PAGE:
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I've got a class exercise that involves a virtual game of Werewolves/Mafia. We're not really taught how to do anything in this class, which makes it hard for everyone to do the labs.

The idea is that for certain rounds of the game, the bad guys vote for people to kill, then in the next round everyone starts guessing about who the bad guys are and tries to kill them instead.

This is set up as:

  • a python server used by a moderator
  • a python client launched by everyone to send/receive server messages (we can modify this)
  • everyone uses ssh to connect to one machine (so server & clients run on one machine)
  • they communicate through named pipes (tucked away in protected directories)

We need to either:

  • as the good guys: find out when the werewolves are communicating with the server so we can vote to kill that user
  • or as the bad guys: not get caught communicating with the server

Some ideas that I'm trying to work with but am too much of a network/linux noob to use:

  • /proc/pid#/sched There should be useful stuff in here. I think I can check for voluntary context switches to see when a user is typing. Unfortunately I'm no good with scripting. Also, I'm not sure how to get the pid#. Maybe pipe top into grep "python"?

  • check the ssh connections to the machine, and somehow listen to the socket for communications?

I'm thoroughly stumped, so any advice would be awesome.

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Can you clarify a little? You get to logon to the server, and observe communications? Or you only get to connect to the server with a version of the client? If you have access to the server, you have a regular user account that can't capture traffic or open privileged files? –  Eric G Apr 18 '13 at 22:14
    
Sorry about not being too clear, I've updated it: server.py and instances of client.py run on the same machine, everyone connects to it with ssh. –  Robert Apr 19 '13 at 2:31
    
everything is on the same host, e.g., no network only writing to named pipes? –  Eric G Apr 19 '13 at 3:35
    
P.S. If it might help you to actually play this game, you can go to the IRC network irc.freenode.net and join #wolfgame - it's the same thing –  ekaj Apr 19 '13 at 4:24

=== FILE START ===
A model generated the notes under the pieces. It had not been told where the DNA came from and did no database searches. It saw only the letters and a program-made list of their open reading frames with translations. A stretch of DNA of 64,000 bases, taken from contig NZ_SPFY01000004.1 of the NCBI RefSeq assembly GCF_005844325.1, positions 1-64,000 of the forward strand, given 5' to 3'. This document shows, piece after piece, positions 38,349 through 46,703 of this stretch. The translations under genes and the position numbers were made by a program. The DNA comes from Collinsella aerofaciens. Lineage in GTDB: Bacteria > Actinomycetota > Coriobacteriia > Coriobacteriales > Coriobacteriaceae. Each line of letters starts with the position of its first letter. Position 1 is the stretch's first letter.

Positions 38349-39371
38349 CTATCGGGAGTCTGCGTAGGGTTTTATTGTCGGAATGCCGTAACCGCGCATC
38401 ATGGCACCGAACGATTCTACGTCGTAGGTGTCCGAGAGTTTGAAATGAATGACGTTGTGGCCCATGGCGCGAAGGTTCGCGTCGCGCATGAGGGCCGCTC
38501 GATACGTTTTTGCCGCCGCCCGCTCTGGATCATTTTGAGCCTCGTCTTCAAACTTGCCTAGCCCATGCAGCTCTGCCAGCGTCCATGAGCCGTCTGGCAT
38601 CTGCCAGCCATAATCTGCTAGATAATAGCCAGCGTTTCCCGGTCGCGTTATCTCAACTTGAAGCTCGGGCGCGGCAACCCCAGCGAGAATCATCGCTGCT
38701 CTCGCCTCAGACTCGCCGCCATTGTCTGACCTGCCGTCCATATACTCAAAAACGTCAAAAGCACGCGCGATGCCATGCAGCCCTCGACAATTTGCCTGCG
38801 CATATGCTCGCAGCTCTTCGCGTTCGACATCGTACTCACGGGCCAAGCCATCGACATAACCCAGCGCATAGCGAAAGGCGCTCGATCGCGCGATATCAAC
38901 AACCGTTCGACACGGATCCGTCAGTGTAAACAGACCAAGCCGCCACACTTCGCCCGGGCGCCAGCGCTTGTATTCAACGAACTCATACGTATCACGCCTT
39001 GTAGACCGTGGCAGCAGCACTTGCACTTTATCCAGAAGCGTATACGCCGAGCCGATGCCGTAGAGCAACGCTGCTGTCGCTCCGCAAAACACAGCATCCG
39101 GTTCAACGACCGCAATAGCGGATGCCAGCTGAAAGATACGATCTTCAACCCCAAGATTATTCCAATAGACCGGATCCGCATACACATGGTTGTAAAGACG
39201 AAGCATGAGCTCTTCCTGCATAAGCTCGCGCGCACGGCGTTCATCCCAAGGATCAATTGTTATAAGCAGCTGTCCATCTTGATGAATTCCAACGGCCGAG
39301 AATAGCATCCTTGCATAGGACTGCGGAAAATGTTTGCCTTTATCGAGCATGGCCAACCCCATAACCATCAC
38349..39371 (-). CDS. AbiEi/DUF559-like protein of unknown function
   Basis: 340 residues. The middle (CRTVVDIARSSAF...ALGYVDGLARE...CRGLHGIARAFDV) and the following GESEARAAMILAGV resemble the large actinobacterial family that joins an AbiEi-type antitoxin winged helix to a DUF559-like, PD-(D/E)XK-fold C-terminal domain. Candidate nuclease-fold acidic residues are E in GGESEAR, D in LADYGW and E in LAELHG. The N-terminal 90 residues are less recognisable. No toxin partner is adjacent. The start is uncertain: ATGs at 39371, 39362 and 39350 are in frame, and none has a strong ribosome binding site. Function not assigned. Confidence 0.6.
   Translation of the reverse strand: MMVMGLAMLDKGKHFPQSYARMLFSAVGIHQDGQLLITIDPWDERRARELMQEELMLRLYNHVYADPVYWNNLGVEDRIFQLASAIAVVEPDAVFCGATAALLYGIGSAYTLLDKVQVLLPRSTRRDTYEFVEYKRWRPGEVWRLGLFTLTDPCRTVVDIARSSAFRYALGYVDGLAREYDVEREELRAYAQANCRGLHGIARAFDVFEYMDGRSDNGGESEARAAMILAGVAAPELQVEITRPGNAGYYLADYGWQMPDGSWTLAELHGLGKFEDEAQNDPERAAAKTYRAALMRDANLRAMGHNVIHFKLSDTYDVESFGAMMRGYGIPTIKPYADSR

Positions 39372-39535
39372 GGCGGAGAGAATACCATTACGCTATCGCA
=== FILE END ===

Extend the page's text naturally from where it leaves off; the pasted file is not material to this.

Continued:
1 Answer 1

Just some random musings here: this is quite an interesting problem, and I assume that both good guys and bad guys use the same client, and that bad guys are secretly chosen by the moderator and unknown to each other.

In this scenario, simply detecting communications with the server isn't going to be enough, because a good guy must do so in order to acquire information. Also, any protocol to elect a supervisor good guy might choose a bad guy instead.

It is also unclear whether the guys, good or bad, have a private or public channel to communicate among them.

One approach could be to periodically broadcast on the public channel one's network status parameters. This means that the client is inherently "good" or "neutral" (it has no support for werewolf activity), so that any werewolf has to instantiate and deploy a workaround and trick his own client not to report "bad guy" activity. All the other clients would listen for anomalous reports (e.g. extra connections to the server); submitting an anomalous report, failure to submit anything, or submitting a corrupted report could be taken as evidence of werewolfishness.

For example each user could be requested to send publicly the results of a "good guy" utility that queries and timestamps the output of netstat -snap tcp and netstat -na to detect communications with the server in a non-deniable way. This could be boiled down to a simple utility that outputs a timestamp, a username, a random seed and a secret hash:

12345678:lserni:56789:SHA1("secret:12345678:lserni:56789:WEREWOLF!")

(Each user, even werewolves, would be expected to install the utility on the grounds of him being a good guy).

If the inter-guy channel is private, we can just let every client check the others at intervals. The werewolf will be immediately spotted as soon as he issues a death warrant, and all the good guys will shoot him down. This leaves all the other werewolves free to use their bullet at that turn to shoot down some good guy, but if they're under the same limitations the good guys are - they don't know themselves - then their action will be uncoordinated and ineffectual, and every turn will see a werewolf go down.

The scheme above still holds, if the werewolves are given a client of their own that allows them to coordinate, as long as it does not enable them to fake network status.

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